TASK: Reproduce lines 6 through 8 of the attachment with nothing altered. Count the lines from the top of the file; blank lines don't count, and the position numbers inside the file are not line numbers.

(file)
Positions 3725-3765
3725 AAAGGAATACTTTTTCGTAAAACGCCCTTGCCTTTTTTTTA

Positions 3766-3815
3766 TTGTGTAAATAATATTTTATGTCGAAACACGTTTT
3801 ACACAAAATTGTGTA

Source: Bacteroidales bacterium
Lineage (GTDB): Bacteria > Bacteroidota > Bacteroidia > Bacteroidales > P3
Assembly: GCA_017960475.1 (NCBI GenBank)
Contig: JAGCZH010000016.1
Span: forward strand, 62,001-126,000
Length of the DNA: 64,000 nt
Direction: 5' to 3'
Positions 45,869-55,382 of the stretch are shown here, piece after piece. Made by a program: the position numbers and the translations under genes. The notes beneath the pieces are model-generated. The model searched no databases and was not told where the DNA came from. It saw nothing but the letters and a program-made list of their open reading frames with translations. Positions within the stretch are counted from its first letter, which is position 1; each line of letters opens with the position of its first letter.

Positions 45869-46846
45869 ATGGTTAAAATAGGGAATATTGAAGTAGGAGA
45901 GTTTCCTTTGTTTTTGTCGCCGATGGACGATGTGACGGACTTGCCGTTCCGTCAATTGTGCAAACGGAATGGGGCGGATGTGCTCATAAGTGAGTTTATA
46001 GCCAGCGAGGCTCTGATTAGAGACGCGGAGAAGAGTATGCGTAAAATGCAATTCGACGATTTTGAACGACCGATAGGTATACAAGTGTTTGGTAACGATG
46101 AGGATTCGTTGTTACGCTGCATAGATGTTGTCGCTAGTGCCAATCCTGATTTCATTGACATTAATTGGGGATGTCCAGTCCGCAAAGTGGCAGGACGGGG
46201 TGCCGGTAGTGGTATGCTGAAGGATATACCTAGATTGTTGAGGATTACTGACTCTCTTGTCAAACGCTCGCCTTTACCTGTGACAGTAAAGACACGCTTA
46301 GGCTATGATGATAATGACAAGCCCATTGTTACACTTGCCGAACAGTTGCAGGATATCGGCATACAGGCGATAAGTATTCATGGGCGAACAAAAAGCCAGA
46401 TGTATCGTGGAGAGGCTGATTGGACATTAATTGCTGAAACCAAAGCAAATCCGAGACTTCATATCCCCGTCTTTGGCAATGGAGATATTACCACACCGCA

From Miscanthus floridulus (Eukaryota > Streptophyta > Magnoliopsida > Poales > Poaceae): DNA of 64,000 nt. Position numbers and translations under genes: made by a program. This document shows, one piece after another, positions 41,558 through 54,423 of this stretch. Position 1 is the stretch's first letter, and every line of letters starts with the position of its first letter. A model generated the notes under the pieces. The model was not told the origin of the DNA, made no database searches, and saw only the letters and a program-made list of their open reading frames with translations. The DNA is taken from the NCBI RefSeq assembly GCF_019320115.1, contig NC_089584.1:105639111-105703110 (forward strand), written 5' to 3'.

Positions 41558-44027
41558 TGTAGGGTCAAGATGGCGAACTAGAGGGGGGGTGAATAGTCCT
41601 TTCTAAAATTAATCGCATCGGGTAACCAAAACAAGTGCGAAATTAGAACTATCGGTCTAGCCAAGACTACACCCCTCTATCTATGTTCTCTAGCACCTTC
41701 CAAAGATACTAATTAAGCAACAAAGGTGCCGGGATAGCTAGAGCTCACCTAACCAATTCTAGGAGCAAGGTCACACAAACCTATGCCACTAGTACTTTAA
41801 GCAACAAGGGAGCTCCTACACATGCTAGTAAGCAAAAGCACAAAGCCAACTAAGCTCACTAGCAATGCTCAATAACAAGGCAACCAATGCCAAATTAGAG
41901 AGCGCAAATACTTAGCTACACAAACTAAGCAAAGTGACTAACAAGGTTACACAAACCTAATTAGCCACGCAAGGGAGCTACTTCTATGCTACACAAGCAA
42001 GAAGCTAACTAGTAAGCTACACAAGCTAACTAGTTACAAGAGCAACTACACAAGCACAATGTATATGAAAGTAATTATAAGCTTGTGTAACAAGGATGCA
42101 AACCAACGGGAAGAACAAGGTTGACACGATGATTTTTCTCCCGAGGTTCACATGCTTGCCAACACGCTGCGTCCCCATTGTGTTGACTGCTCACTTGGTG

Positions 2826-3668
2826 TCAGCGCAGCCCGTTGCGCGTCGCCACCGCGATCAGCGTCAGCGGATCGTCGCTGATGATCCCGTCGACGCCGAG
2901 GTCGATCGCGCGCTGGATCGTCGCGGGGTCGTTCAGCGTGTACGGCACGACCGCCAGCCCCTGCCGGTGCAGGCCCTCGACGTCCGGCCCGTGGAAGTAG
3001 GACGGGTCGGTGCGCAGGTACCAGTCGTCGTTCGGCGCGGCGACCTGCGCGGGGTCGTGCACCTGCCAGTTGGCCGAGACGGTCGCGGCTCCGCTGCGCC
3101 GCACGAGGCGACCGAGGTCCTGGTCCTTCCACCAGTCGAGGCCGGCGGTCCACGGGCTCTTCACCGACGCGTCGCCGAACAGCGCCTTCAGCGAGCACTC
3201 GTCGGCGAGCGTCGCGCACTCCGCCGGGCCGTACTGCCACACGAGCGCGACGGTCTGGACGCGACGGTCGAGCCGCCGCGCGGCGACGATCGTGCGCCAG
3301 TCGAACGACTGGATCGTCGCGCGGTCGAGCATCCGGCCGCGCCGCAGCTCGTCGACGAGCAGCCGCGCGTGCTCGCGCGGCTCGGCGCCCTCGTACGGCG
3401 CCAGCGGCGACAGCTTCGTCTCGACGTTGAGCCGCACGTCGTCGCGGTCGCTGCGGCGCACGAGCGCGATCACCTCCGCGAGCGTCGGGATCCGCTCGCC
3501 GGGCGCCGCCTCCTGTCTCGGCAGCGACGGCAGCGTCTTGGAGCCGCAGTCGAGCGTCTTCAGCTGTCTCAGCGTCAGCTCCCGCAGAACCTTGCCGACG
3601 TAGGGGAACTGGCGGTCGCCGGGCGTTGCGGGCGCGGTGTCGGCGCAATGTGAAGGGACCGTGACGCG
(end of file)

Source: Bacteroidales bacterium
Lineage (GTDB): Bacteria > Bacteroidota > Bacteroidia > Bacteroidales > P3
Assembly: GCA_017960475.1 (NCBI GenBank)